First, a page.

knee-length shorts & bulb-bright shirt that inflated
& deflated whenever the wind entered or exited the sleeves
as if to say when puffed, This is the man he will grow to be &
when shrunken to say, But he is only on the verge of it now,
& it appeared as if a narrow flame
were flaring & flickering & walking or floating alongside
a long stretch of road
because there were no street signs or landmarks
just the dark stretching
away from itself & the boy walking off walking away
rather than toward anyone or anything
though maybe that’s the way it felt when one watched another
walking from a distance, the boy kept moving
& each time it seemed as though he might stop to check
if he were headed in the right direction or wipe his hands on his shirt
or listen for rickety trucks or long rope troubles that wickedly come
the boy never stopped to be afraid
or to pull his shoestrings tighter which wouldn’t have mattered
because he wore no shoes or socks & his long feet & high arches
hinted how much taller he would become though he was already elevated
on the verge of manhood, a becoming planted in his ears
before he was born an omen an uttering or beginning of myth
& the patch of trees ahead outblacked the sky
& announced themselves & bent & swore we are safe trees
for they knew their branches had been defiled & low-hanging & long-broken &
eased into the earth the trees were weary from what they had seen
from how they had been used & could not account for the crimes
of men who had not yet atoned—
so they bent their leaf-thick heads & revealed a new path for the boy
that he might make his way to live alongside long-living boys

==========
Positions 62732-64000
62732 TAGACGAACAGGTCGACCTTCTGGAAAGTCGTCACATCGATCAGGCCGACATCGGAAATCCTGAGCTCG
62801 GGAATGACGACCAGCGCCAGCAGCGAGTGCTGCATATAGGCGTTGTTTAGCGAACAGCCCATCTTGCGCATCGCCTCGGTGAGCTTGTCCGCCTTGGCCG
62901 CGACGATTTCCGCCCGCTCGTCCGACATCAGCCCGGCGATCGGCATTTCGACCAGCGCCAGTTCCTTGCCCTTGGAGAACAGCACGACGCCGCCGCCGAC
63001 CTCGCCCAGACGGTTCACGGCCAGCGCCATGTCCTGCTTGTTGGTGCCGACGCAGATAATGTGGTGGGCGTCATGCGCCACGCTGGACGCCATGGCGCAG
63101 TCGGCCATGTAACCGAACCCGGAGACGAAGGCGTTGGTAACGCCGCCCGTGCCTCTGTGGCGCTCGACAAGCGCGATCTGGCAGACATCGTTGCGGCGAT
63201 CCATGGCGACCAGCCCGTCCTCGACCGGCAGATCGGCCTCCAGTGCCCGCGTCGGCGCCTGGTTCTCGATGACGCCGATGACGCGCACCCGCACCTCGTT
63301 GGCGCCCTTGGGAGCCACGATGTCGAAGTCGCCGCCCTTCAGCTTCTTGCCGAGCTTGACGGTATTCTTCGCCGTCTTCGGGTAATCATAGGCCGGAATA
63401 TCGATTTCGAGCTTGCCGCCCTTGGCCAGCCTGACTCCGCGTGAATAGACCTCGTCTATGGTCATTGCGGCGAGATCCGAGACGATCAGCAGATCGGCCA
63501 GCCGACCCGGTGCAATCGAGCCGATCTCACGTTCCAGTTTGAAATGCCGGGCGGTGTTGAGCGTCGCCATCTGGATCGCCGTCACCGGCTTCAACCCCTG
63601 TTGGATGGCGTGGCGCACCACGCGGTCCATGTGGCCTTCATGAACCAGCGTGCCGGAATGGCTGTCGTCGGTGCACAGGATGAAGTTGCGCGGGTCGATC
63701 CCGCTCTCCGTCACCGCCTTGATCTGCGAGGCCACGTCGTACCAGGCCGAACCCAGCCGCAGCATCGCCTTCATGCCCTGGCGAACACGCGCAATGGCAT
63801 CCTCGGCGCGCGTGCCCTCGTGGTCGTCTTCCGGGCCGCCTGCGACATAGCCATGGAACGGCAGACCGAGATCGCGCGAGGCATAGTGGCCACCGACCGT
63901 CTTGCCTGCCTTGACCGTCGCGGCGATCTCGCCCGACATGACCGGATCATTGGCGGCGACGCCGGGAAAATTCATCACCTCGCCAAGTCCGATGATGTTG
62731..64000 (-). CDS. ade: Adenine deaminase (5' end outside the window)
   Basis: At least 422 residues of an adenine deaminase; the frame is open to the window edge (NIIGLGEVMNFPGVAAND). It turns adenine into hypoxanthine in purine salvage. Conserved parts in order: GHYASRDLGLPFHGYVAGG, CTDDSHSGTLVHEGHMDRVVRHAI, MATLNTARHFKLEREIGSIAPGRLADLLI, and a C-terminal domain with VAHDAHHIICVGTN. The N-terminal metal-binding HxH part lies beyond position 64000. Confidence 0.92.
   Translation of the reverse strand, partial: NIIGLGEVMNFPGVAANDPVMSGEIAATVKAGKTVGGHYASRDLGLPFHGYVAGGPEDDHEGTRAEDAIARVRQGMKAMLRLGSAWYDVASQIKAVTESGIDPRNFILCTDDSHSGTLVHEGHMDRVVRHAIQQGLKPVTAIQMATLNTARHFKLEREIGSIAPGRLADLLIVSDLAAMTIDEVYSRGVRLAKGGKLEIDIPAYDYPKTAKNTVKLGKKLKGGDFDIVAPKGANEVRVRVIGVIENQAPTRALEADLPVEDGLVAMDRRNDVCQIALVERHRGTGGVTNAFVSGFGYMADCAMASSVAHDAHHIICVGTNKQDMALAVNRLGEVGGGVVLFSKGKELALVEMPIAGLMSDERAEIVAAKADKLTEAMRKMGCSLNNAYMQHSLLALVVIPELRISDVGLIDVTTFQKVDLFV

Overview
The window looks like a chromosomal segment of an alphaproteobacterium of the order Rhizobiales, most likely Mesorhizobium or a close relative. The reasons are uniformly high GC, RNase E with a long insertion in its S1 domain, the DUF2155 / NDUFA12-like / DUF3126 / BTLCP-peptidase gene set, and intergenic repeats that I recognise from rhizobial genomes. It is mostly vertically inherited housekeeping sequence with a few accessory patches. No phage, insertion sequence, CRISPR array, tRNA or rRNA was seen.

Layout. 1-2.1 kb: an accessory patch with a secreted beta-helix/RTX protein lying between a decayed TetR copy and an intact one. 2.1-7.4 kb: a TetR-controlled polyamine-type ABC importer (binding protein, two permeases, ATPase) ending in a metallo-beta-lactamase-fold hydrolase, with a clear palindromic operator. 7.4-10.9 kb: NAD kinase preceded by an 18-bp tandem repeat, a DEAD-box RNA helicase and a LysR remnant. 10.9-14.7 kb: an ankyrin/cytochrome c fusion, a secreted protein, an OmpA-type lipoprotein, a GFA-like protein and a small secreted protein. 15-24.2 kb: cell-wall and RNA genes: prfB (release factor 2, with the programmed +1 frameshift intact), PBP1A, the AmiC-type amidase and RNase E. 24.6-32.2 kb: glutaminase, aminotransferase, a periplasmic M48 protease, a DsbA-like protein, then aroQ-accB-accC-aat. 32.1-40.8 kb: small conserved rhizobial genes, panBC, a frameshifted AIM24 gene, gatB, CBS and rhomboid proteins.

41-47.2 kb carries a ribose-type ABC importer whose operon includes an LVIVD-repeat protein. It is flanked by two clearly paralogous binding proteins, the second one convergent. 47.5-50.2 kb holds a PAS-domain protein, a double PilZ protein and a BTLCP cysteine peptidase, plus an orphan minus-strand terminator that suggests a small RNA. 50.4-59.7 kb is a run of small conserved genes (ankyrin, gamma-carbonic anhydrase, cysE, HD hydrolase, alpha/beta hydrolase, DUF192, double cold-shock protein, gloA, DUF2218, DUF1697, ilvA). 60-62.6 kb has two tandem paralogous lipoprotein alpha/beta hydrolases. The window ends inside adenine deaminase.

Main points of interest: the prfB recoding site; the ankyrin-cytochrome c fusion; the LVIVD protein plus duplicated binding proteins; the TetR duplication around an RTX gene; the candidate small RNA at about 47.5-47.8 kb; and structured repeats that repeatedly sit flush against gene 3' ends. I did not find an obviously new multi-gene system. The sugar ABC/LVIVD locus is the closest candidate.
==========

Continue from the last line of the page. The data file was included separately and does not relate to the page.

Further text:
& just like that the boy was in a forest & the road disappeared behind him
& the boy walked further toward the shelter
of more trees away from the doomed
& damned & hunted & heckled & haunted & hounded & slaughtered & drowned &
weighted at the bottom of a river of hell
the boy outflamed the flame
he was becoming
other boys alongside other boys
he appeared to be so much & so many
he swore to sequoia & redwood, I will not burn you,
& it was true he would not raze
though the boy had brightened
the lives of the ones he loved & left
through a hole in his chest
which was like a hole in what was
& he walked right through
& upward grew
& knew he could walk

the length of floridatexasmissouriohionewyorkcalifornia & back again one day

soon is now son rise up singing one day soon is now son rise up singing one day soon
son is now son rise up singing one day soon is today son rise up swinging one day soon
is now son rise up swinging one day soon is now son rise is today son rise up swinging

& swinging he could hear singing on the other side though he knew he was gone



Yona Harvey is the author of the poetry collection, Hemming the Water, winner of the Kate Tufts Discovery Award. Her work has been anthologized in various publications including A Poet’s Craft: A Comprehensive Guide to Making and Sharing Your Poetry and The Force of What’s Possible: Accessibility and the Avant-Garde. She teaches in the University of Pittsburgh Writing Program.